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Georgia Sports Betting Bills Fail to Move Forward

In the United States of America, the public’s desire for regulated sports betting oftentimes trumps their lawmaker’s abilities to move forward the legislation required to sustain regulated sports betting. Nowhere is that dynamic more clear than in the state of Georgia, where lawmakers recently failed to come up with a sports betting bill that they could all agree on. The result is that Peach State players will have to wait at least another year before they can place legal bets on sporting events.

Late last week, Georgia lawmakers failed to move forward Senate Bill 386 and Senate Resolution 579, effectively killing any movement on the issue until the next legislative session. SB 386 was aimed at regulating online betting, while SR 579 put the implementation of those regulations in the hands of Georgia voters.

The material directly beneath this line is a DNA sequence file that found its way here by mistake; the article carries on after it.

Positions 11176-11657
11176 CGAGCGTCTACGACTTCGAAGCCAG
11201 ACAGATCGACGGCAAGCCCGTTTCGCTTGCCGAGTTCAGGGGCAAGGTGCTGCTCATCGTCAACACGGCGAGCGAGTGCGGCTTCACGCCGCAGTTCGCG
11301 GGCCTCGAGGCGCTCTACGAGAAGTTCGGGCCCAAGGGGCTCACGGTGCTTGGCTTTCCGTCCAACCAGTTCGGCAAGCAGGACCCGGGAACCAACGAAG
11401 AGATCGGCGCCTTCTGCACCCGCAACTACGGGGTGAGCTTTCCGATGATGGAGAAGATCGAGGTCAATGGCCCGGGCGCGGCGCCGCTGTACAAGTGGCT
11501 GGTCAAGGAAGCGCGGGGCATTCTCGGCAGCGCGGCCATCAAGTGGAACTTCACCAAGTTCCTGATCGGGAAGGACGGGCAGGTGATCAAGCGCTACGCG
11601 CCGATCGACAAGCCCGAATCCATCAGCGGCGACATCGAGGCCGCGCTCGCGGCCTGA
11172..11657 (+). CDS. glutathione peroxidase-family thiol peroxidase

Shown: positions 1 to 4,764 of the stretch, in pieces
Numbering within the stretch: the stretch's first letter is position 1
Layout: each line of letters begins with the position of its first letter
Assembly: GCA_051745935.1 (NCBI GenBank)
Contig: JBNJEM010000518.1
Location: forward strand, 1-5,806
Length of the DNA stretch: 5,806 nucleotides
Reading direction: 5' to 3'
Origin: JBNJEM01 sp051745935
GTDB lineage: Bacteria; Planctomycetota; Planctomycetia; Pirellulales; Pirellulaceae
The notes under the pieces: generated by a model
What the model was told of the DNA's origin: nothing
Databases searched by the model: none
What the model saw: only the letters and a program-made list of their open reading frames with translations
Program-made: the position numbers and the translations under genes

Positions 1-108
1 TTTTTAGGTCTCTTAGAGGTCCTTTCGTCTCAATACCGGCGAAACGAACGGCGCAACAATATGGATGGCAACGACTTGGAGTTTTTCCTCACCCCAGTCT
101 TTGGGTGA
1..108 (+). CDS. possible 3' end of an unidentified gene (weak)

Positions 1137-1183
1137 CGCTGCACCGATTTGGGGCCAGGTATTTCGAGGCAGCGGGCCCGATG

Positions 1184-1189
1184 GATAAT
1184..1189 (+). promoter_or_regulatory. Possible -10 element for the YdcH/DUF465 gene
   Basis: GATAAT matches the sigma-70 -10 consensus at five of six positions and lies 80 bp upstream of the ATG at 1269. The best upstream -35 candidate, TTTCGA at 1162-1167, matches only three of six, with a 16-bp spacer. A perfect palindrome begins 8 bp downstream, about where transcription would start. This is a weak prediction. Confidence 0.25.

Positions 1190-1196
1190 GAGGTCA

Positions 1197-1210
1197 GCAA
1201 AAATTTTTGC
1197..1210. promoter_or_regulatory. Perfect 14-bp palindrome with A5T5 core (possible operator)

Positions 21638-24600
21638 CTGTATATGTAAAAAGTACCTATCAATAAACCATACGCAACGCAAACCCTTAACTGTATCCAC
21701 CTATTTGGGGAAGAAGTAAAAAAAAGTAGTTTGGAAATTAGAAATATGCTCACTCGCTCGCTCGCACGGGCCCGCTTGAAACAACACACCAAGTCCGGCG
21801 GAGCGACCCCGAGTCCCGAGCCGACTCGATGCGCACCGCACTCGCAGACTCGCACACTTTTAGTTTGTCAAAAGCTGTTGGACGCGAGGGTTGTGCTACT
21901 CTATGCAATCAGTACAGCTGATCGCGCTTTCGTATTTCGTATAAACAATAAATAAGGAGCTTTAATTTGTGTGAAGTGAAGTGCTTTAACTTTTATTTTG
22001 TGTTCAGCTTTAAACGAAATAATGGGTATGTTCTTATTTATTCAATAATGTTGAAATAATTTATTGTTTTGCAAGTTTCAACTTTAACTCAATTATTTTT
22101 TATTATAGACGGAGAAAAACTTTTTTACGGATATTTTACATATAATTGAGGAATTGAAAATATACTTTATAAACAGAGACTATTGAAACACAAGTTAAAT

Lawmakers have offered a dizzying array of suggestions for how sports betting revenue could be used by the state in hopes of winning over reluctant legislators, but nothing has stuck. Those ideas have included everything from doling out 35 percent of sports betting taxes to the state’s poorest households; to using five percent of the money to bring the Super Bowl to the state; and even sending 80 percent of revenue to fund kindergarten and preschool in the state. But none of these proposals bore fruit.

In comments reported on by SBC Americas, Rep. Kasey Carpenter commented on the potential benefits of any of the aforementioned plans saying, “This is an opportunity to tax a certain person that is currently probably not getting taxed in the lottery system. It’s going to provide funds that aren’t being provided for education in the long run and it will be better for all Georgians.”

No matter what the benefits of regulated sports betting might be, the people of Georgia won’t be seeing them anytime soon.